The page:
The transmission of SARS-CoV-2 occurs by close contact with infected persons through droplets, the inhalation of infectious aerosols, and the exposure to contaminated surfaces. Previously, we determined the virus stability on different types of surfaces under indoor and seasonal climatic conditions. SARS-CoV-2 survived the longest on surfaces under winter conditions, followed by spring/fall and summer conditions, suggesting the seasonal pattern of stability on surfaces. However, under natural conditions, the virus is secreted in various biological fluids from infected humans. In this respect, it remains unclear how long the virus survives in various types of biological fluids. This study explores SARS-CoV-2 stability in virus-spiked human biological fluids under different environmental conditions by determining the virus half-life. The virus was stable for up to 21 days in nasal mucus, sputum, saliva, tear, urine, blood, and semen; it remained infectious significantly longer under winter and spring/fall conditions than under summer conditions. In contrast, the virus was only stable up to 24 h in feces and breast milk. These findings demonstrate the potential risk of infectious biological fluids in SARS-CoV-2 transmission and have implications for its seasonality.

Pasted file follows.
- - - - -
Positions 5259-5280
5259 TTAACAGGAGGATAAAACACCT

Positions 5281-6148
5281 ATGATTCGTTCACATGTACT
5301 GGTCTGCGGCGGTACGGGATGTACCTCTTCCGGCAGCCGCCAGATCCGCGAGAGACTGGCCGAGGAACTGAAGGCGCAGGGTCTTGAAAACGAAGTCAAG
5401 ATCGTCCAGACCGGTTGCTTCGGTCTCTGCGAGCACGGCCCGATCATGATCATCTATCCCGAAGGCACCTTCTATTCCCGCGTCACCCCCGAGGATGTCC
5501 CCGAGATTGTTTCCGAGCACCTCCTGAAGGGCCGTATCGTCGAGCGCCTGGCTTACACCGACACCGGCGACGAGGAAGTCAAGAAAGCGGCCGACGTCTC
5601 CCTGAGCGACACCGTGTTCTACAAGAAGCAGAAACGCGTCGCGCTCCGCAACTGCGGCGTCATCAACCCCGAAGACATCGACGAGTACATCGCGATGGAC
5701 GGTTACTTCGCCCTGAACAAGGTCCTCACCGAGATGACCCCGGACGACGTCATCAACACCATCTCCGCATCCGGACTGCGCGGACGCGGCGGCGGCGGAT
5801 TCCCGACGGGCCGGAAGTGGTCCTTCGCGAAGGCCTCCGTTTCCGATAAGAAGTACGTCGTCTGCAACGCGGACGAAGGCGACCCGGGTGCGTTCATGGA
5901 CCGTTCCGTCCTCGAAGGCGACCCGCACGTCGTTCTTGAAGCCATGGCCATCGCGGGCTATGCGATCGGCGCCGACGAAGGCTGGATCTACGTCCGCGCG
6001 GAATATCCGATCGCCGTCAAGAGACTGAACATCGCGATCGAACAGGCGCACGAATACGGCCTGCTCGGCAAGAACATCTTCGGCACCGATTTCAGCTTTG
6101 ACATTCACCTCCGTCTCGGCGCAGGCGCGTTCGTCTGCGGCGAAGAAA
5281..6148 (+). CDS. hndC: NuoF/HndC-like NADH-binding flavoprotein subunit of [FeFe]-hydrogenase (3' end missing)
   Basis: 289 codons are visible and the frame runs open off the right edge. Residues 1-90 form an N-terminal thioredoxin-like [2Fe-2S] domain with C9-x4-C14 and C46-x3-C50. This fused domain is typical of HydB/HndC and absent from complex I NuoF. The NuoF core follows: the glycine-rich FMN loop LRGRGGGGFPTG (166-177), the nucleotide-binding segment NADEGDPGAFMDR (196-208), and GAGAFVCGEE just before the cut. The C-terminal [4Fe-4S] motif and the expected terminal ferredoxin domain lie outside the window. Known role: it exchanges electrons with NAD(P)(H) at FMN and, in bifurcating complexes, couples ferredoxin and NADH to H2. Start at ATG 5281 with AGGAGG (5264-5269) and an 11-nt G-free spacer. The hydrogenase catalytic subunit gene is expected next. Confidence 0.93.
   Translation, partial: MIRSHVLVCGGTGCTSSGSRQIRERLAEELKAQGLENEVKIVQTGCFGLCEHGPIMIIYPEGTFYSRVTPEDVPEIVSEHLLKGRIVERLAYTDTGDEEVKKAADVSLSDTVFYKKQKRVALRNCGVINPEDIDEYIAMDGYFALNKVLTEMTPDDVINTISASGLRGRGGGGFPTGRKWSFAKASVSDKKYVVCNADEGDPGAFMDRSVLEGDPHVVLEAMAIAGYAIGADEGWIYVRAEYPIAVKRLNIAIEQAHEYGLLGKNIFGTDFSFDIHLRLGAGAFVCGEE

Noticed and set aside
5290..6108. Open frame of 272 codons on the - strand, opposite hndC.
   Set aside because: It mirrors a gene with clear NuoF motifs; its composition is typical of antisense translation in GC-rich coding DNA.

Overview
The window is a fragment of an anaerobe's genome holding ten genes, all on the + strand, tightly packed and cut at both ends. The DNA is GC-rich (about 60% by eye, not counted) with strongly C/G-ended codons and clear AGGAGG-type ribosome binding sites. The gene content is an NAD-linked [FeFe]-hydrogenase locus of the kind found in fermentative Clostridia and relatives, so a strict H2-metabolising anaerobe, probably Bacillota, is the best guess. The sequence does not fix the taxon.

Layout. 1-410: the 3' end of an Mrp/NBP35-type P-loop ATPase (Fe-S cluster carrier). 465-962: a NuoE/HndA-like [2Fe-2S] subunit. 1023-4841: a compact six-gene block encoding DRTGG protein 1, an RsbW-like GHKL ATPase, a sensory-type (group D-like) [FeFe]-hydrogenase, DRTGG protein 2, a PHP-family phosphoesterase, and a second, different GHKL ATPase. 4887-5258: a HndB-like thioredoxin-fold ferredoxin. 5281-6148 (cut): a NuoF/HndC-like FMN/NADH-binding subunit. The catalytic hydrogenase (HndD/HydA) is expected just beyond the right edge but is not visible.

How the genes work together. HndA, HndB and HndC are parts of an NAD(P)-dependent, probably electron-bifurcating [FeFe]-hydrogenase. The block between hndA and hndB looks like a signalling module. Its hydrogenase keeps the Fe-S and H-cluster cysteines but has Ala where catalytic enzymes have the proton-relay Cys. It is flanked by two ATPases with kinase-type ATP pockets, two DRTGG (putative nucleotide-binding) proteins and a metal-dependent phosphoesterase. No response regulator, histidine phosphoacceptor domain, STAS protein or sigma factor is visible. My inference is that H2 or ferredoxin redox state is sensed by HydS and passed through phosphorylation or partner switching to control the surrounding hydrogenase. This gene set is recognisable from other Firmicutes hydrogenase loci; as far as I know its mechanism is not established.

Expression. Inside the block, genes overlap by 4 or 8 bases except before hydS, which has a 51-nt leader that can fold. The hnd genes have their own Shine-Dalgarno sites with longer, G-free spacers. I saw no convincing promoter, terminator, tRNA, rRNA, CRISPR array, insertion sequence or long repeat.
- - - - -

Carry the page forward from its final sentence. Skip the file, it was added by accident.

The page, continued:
Keywords: SARS-CoV-2; biological fluid; fomite; half-life; human; surface; virus stability.